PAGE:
In this paper we modified the pore surfaces of mesoporous silica particles of single crystal NaCl cube with TSUA. The extent of condensation increased from 92.4% to 96.45% after the modification. The functionalization delayed the release of NaCl significantly. The modified particles demonstrated a photocontrolled release. The photoresponsive release suggests a strong dependence of diffusion on the switchable pore size. The added amphiphilic solvents, propylene glycol, propylene glycol propyl ether, and dipropylene glycol propyl ether delayed the release in water, although the wetting behavior was improved, and the delay is the most for the block molecules with the longest carbon chain. A few techniques such as TGA, XRD, FTIR, NMR, and TEM were used to characterize the structures.
TSUA was prepared in the method described elsewhere . All chemicals were used as received. Tetraethyl orthosilicate (TEOS) and cetyltrimethylammonium bromide (CTAB), toluene, propylene glycol, propylene glycol propyl ether (98.5%), and dipropylene glycol propyl ether (98.5%) were obtained from Aldrich; NaCl was manufactured by J. T. Baker. Hydrochloric acid was VWR brand, while absolute ethanol was obtained from Aaper. Millipore deionized water was used for all experiments.
2.2. Particles Synthesis
Ordered mesoporous silica particles of single crystal NaCl cube were generated from TEOS as described in a previous work . 1.07 g TSUA was added into 200 ml toluene dried beforehand by molecular sieve 4 A under stirring at 35°C. After the dissolution of TSUA in the solution, 2.5 g of the NaCl/silica particles were added into the solution refluxed at 90°C for 12 hr. The particles were centrifuged and washed six times using large quantity of hexane, and vacuum dried at 70°C for 2 days.
The mesostructures of the particles were verified using a combination of powder X-ray diffraction (XRD), high resolution transmission electron microscopy (HRTEM) and Fourier transform infrared spectroscopy (FT-IR), thermogravimetric analysis/differential thermal analysis (TGA/DTA). The experiment procedures are the same as described elsewhere [7, 8]. For TEM nitrogen mapping, the particles were first dispersed in a toluene solution of poly(methyl methacrylate), dried, and then microtomed into 50 nm thin films.
NMR characterization of the particles was performed on a Bruker DRX 400 MHz instrument. The release behaviors of the particles was checked by monitoring the conductivity of the solutions using VWR Corning 316 conductivity meter. Corning Acquire software was used to automatically record the data. A 100 ml quartz beaker from Ace Glass was used for UV ( nm) irradiation, and a 200 W Hg-Xe arc lamp (ORIEL, model 66002) with optical filters was used as the light source.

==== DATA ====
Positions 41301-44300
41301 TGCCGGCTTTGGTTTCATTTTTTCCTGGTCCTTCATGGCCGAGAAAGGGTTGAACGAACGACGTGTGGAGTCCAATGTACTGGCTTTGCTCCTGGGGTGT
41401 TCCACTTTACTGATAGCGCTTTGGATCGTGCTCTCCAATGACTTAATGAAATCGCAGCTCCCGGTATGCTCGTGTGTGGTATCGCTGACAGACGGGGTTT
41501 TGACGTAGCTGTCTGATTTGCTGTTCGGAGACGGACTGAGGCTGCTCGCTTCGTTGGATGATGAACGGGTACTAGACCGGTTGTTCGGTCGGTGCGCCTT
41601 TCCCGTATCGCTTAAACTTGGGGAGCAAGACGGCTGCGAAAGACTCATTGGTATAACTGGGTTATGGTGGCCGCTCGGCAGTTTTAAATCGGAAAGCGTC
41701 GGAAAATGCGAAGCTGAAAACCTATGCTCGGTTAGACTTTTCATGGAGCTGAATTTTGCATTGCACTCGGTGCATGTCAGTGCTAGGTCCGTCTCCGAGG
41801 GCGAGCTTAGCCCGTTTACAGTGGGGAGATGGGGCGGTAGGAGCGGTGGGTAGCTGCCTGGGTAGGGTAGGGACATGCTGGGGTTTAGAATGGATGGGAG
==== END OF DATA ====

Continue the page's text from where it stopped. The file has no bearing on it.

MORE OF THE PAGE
3. Results and Discussion
As shown in Figure 1, the TGA/DTA of photoresponsive mesoporous materials in air showed about 10.5% weight loss from 177 to 357°C for dehydration of silanols in the silica structures and about 9.5% weight loss from 383 to 666°C and the decomposition of the azobenzene ligands. Considering the original NaCl/silica particles of a surface area of 796 m2/g and pore size of 2.05 nm, the surface coverage is estimated to be about 0.67 azobenzene ligand nm−2, smaller than the value, 1.2 azobenzene ligands nm−2, reported for the photoresponsive nanocomposite formed by direct self-assembly of an azobenzene-modified silane .
The average axial distance in the pores between two adjacent azobenzene ligands is 2.3 A. The modification of pore surface is effective to anchor chemically the azobenzene ligands to pore surfaces.
The FTIR spectra were shown in Figure 2. The sample demonstrated strong absorption near 1047 cm−1 due to the –Si–O–Si– structure and broad absorption near 790 and 3478 cm−1 arising from Si–OH structure in the samples. There are three characteristic vibrational bands of the –NH–CO–NH– group: = 3344 cm−1 (N–H stretch), 1654 cm−1, and 1543 cm−1 (C=O, stretching of amides). Besides, the sample showed characteristic absorption near 1200 cm−1 for aromatic amine and vibrational bands: 3030, 2945, 2928 cm−1 for aromatic C–H stretch. TEM image for azobenzene-modified particles in Figure 3 showed the ordered porous silica structures with single crystal NaCl. The count mean diameter for the particles is ~200 nm, and the geometric standard deviation is ~2. The single crystal NaCl has a size nearly half of the particle size. The silica shell thickness is around one-fourth of the particle size. The TEM image obtained from ultramicrotomed sections for modified particle samples was shown in Figure 4. Based on the N mapping for the 50 nm ultrathin layer of microtomed sample, TSUA molecules penetrated well inside the particles, and the azobenzene ligands were covalently anchored within the particles uniformly.